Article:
An examination of how mainstream feminism has been mobilized in support of racist measures
Feminist Christine Delphy co-founded the journal Nouvelles questions féministes with Simone de Beauvoir in the 1970s and became one of the most influential figures in French feminism. Today, Delphy remains a prominent and controversial feminist thinker, a rare public voice denouncing the racist motivations of the government’s 2011 ban of the Muslim veil. Castigating humanitarian liberals for demanding the cultural assimilation of the women they are purporting to “save,” Delphy shows how criminalizing Islam in the name of feminism is fundamentally paradoxical.
Separate and Dominate is Delphy’s manifesto, lambasting liberal hypocrisy and calling for a fluid understanding of political identity that does not place different political struggles in a false opposition. She dismantles the absurd claim that Afghanistan was invaded to save women, and that homosexuals and immigrants alike should reserve their self-expression for private settings. She calls for a true universalism that sacrifices no one at the expense of others. In the aftermath of the Charlie Hebdo massacre, her arguments appear more prescient and pressing than ever.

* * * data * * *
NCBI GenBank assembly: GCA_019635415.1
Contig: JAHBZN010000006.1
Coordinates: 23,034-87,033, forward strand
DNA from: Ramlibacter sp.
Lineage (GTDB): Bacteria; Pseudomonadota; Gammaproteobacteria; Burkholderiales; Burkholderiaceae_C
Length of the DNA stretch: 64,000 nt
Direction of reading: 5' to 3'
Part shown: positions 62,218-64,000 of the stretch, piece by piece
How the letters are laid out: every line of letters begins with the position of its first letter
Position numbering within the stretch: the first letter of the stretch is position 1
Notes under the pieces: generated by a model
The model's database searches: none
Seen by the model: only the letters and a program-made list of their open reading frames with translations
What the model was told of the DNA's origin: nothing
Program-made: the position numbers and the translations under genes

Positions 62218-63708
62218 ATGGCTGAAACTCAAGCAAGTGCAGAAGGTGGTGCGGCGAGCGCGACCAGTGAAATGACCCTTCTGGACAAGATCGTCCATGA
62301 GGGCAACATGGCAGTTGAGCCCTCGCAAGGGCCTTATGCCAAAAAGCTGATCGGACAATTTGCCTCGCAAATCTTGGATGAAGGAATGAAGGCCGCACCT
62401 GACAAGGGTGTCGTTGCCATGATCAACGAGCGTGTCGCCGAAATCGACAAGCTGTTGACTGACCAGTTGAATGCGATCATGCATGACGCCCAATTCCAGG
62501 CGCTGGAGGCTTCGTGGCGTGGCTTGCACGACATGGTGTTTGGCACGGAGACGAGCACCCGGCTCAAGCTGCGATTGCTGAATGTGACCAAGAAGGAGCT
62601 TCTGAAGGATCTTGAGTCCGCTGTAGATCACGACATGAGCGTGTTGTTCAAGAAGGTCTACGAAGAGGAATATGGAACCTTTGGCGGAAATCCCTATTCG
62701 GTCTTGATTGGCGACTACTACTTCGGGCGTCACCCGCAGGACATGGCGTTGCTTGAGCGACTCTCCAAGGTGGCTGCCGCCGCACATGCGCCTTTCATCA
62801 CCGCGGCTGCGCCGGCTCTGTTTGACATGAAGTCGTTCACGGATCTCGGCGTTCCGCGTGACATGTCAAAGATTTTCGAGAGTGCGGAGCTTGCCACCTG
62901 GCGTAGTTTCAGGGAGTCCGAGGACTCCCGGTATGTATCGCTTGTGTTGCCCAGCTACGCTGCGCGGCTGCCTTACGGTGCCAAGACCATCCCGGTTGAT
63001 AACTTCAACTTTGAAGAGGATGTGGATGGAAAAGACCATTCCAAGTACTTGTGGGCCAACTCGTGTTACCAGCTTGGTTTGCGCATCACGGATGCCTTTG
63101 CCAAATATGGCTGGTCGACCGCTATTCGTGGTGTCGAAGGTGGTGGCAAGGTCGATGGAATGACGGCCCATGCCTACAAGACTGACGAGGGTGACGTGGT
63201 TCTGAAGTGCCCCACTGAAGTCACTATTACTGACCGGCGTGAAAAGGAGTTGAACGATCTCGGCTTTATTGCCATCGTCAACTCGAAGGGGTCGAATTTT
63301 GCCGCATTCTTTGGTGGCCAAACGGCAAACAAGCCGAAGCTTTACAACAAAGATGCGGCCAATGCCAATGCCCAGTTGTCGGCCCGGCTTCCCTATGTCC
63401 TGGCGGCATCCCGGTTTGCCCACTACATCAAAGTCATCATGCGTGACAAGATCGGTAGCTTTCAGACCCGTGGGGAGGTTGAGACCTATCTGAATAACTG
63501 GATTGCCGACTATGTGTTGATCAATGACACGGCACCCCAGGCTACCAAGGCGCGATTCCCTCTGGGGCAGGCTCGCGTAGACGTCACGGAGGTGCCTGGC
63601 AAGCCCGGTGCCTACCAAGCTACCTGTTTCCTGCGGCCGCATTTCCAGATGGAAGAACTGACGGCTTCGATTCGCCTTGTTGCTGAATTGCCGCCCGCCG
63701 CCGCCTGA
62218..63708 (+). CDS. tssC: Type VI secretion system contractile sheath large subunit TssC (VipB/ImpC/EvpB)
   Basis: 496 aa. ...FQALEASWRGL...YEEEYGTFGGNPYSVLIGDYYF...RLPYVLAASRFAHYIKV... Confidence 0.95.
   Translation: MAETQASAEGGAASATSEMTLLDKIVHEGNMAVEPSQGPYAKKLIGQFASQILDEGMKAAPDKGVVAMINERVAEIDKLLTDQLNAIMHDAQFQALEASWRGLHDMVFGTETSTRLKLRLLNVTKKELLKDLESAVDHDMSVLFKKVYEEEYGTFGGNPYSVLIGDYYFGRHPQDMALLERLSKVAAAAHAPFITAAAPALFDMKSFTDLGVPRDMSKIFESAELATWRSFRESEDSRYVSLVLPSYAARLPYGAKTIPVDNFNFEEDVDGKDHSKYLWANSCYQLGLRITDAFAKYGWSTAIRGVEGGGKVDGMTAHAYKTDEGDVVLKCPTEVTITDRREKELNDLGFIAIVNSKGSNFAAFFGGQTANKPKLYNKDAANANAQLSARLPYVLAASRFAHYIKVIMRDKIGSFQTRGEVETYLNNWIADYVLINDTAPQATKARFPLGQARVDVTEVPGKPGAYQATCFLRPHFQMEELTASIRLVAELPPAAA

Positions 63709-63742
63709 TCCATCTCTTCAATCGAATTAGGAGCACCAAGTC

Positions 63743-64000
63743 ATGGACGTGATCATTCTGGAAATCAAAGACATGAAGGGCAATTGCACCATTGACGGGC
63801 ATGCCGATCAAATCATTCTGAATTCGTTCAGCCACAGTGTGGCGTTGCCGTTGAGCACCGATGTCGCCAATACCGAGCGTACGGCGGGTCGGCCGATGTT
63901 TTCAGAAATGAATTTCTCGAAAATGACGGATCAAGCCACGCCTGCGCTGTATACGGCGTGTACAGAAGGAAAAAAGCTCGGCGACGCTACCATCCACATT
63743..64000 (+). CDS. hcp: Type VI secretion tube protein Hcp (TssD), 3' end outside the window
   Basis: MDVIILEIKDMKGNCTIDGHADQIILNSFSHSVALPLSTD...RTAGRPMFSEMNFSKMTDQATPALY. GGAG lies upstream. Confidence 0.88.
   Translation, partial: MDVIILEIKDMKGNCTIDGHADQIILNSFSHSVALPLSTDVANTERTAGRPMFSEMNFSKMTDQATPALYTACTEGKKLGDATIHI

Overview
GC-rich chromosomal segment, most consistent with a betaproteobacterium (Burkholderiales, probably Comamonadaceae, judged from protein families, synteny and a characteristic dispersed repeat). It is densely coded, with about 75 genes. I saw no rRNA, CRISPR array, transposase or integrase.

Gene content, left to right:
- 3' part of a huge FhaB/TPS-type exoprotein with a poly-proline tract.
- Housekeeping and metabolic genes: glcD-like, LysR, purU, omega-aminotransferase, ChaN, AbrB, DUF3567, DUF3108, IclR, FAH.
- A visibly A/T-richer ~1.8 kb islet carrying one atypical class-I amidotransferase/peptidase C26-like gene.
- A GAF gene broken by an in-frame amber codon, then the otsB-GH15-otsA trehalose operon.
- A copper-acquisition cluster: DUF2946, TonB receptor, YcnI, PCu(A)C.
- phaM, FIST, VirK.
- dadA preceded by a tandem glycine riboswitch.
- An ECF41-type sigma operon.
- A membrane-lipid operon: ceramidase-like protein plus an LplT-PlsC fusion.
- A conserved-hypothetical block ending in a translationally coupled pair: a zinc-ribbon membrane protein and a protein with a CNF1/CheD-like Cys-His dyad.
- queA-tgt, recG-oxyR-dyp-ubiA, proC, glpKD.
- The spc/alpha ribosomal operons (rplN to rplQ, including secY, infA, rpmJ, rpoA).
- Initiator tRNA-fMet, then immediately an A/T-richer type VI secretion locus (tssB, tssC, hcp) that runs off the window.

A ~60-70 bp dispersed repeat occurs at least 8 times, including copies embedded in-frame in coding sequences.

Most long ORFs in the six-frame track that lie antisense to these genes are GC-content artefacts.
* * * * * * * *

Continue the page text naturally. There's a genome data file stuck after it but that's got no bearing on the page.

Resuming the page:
What the People Are Saying
About the Author
Christine Delphy is a French writer, sociologist, and theorist. She cofounded Nouvelles questions féministes and is the author of Separate and Dominate and Close to Home. Described by Simone de Beauvoir as France’s most exciting feminist writer, Delphy is a central figure in French feminism and one of the first to focus on the structural importance of the family in understanding women’s oppression.